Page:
I wish I had a picture of John Rogers....I wish I'd told him how important he was to me. However, we work with what we've got.
John Rogers taught General Science at Hawthorne Junior High in Lorain; he'd been there so long, my mother and aunts had had him for 7th Grade GenSci. I first met him when I was nine, when Ma took us to his house for Trick-or-Treat that year, a short, stocky man with greying hair, twinkling eyes, and a walrus mustashe, the first real one I'd ever seen. He and his wife handed out candy, and he told me he'd be looking for me in three years.
That first day of class, we watched as he walked into the room, and ensconced himself behind the desk, next to the big aquarium. He picked up the textbook from atop the desk, and said, "This is the textbook for General Science, 7th Grade".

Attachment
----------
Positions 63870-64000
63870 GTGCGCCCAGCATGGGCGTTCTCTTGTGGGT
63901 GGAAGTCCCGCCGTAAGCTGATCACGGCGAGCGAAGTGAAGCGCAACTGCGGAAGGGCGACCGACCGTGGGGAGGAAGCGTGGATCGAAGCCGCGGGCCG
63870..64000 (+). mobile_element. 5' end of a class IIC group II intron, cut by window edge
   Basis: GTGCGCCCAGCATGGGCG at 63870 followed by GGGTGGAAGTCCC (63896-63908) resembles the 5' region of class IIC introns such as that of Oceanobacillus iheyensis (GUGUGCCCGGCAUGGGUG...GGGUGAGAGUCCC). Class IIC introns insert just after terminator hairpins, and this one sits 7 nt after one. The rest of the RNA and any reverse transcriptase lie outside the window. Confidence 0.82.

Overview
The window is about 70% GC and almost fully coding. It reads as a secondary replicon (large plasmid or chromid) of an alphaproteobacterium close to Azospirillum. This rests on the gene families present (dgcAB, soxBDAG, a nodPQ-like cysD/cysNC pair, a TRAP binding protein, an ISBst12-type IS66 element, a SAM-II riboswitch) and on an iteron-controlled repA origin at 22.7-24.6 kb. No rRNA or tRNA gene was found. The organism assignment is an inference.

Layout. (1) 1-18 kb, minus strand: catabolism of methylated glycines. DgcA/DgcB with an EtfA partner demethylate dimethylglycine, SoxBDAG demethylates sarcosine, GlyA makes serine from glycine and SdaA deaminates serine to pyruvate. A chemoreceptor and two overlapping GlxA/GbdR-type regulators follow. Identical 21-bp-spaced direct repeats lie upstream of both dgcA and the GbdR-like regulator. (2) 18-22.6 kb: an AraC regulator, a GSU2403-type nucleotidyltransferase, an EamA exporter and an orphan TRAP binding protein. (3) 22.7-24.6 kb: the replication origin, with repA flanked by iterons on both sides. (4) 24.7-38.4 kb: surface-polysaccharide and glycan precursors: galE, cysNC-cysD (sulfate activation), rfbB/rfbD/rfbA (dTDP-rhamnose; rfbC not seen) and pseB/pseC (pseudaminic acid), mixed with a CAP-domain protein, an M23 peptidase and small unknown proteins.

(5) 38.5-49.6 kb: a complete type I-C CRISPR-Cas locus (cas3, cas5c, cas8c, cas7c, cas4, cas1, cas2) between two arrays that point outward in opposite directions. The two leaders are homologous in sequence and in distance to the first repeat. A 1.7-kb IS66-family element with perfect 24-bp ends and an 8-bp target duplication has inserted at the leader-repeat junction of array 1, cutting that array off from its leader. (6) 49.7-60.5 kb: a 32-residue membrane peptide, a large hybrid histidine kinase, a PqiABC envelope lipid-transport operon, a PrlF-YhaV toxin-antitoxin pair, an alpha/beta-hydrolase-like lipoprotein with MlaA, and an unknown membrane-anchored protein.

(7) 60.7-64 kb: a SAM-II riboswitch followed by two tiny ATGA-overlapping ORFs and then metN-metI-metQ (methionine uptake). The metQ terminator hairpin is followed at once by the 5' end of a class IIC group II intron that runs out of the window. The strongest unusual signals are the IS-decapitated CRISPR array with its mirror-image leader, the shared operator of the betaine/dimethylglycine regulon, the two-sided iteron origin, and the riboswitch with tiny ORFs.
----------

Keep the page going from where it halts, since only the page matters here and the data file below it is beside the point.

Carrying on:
Then, he opened one of the drawers, dropped the book into it, and said,
"We may refer to it from time to time."
He began to speak....of the pyramids, and the engineering that went into them, winding up forty-five minutes later with the Apollo space program, all of it connected, and interspersed with questions directed at random into the class, about what was just said, what was in the news, and what we thought of it all, what did it mean in relation to the last topic?
This is how he taught....except, he didn't teach so much as show us how to learn. Every day in his class was an adventure, and I'd walk out of there with my head buzzing.
Years after I left Hawthorne, I'd drop by that house on 7th Street, and visit with this local treasure, just to feel my head buzz again.
Are there still teachers like Mr. John Rogers? I pray so.